You often hear people say: "I want to see an exciting, well-fought game going down to the final quarter, even the last minute, the last play." You can have it. Those thrill junkies likely don't have a team in the game. I'd rather see something like UCLA/Colorado in 1980, the Bruins doing a Chip Kelly, 56-0 number in the first half, four touchdowns in each quarter. For me, there's nothing like watching a great beat down on a beautiful fall afternoon.

Where Hundley had previously been inconsistent throwing downfield, on Saturday night he was throwing accurate lasers all over the place… one of them, to Joseph Fauria, from the right hash mark, across field, to the left sideline, not to mention a few other perfect touch passes; and Johnathan Franklin breaking Gaston Green's lifetime rushing record just three and half minutes into the game; and Jerry Johnson and Steven Manfro looking like the weapons they could be, and actually were, in spring and preseason. (Sorry, I should never refer to practice performances since they're basically meaningless, right?); and the entire Bruin defense for making Arizona's vaunted offense almost disappear. (Yeah, I'm sure Scott wasn't feeling perky on Saturday night… but I'm just sayin'.)


For a brief moment, immediately following the Cal loss, I questioned whether my eyes had registered the truth (whatever that is) concerning Mora. How could UCLA lose to a team featuring Zach Maynard! I've decided that episode was just another "absurdity," not an illusion, and that these things happen as a matter of course and must be swallowed no matter how hard they are going down. (However, it would have helped having a decent secondary that day.) Anyway, let me close with a few recent "Mora-isms" that really struck me:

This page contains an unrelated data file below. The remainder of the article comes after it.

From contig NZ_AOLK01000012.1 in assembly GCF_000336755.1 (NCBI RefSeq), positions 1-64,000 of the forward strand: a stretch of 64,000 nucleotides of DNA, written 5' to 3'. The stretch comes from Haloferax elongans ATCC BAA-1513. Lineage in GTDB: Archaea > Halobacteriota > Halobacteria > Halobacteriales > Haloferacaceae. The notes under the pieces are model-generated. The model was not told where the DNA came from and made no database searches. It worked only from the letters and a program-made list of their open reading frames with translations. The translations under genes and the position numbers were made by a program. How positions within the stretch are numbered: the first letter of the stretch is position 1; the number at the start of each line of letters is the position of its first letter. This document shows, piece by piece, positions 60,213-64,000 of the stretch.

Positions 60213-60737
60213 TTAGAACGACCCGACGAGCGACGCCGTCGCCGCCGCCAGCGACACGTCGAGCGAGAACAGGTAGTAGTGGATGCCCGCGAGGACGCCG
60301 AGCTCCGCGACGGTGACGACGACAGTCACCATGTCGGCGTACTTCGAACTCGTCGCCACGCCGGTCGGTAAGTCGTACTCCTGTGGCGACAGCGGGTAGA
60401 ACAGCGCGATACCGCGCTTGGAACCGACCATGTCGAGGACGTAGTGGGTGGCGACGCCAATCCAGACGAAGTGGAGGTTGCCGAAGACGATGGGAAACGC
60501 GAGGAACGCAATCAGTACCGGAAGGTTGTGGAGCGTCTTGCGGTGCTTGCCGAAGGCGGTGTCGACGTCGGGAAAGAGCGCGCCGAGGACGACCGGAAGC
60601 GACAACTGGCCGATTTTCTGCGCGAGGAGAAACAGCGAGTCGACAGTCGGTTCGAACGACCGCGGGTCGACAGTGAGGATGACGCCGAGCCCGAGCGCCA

• "Every time you win a game and you keep yourself in the hunt, the next one gets bigger."

• "I don't believe in trap games. I think that's a term that the media and the fans use. Coaches don't use it. It's just getting onto the next game. I've never heard that word used with a team. I've never heard a coach use it with a team. I would never expect to hear a coach use it with a team, nor will I ever use it with a team."

• "Football games are chaotic. It's crazy down there. And you're competing against eleven other players who are highly skilled and have a scheme that they run designed to beat your scheme and so… sometimes it just comes together." Or flies apart?

• "Once you let temperature, environment, and the psyche of another team bother you, you've got issues. So we don't address it. It doesn't matter to us. It's not in our orbit. We don't care. We'll worry about the UCLA Bruins."

Of course, all this admiration could be off the table if the Bruins lose up in the Palouse. But I doubt the unthinkable would be caused by lack of focus, discipline, preparation, not doing your job, or any extraneous factors surrounding the game. My only fear is of a catastrophic failure of the secondary, which would then become one more "absurdity" in a long line of such things we've had to face and move past.

But, like you, I seriously doubt the Bruins lose this game upon which most of the fun and the challengers of the SC game almost entirely depend.